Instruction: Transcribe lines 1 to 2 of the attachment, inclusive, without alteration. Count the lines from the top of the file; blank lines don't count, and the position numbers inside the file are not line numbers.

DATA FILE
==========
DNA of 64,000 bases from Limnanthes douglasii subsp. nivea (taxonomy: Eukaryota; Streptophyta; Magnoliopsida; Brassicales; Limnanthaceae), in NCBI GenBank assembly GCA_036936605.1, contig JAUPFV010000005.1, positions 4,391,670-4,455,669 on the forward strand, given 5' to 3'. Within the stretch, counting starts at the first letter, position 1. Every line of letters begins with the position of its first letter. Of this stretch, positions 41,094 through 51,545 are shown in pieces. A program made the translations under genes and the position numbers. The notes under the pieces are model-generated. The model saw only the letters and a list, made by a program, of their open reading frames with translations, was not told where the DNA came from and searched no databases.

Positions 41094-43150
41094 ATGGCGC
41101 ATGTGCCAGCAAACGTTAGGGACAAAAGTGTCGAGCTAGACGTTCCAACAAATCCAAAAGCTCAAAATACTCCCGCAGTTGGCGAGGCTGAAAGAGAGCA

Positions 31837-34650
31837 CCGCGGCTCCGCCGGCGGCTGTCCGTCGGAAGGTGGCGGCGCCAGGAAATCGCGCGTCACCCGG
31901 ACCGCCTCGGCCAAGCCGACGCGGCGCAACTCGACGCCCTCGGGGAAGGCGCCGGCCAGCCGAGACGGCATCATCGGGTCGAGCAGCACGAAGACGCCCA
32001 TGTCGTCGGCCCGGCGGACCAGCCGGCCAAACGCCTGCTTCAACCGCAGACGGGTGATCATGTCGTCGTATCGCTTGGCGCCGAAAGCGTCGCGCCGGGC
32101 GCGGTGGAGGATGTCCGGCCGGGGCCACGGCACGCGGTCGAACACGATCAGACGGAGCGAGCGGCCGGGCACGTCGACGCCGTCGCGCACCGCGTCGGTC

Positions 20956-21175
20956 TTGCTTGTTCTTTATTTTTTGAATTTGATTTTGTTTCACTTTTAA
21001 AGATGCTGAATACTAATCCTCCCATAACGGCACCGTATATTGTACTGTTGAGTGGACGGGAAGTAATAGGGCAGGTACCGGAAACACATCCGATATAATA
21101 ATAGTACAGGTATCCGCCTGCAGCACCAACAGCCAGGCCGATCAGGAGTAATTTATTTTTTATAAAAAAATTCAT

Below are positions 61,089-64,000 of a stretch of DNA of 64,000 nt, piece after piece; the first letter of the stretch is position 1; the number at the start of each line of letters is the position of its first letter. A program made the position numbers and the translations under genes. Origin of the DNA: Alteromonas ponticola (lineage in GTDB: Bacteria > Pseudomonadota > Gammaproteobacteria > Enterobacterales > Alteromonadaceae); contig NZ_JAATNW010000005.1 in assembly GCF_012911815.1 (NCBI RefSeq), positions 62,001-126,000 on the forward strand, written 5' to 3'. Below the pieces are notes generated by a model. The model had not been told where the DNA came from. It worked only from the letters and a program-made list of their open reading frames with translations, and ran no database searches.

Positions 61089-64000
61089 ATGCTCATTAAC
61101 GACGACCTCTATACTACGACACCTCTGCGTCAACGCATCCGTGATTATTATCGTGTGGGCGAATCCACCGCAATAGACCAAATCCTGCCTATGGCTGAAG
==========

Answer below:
DNA of 64,000 bases from Limnanthes douglasii subsp. nivea (taxonomy: Eukaryota; Streptophyta; Magnoliopsida; Brassicales; Limnanthaceae), in NCBI GenBank assembly GCA_036936605.1, contig JAUPFV010000005.1, positions 4,391,670-4,455,669 on the forward strand, given 5' to 3'. Within the stretch, counting starts at the first letter, position 1. Every line of letters begins with the position of its first letter. Of this stretch, positions 41,094 through 51,545 are shown in pieces. A program made the translations under genes and the position numbers. The notes under the pieces are model-generated. The model saw only the letters and a list, made by a program, of their open reading frames with translations, was not told where the DNA came from and searched no databases.

Positions 41094-43150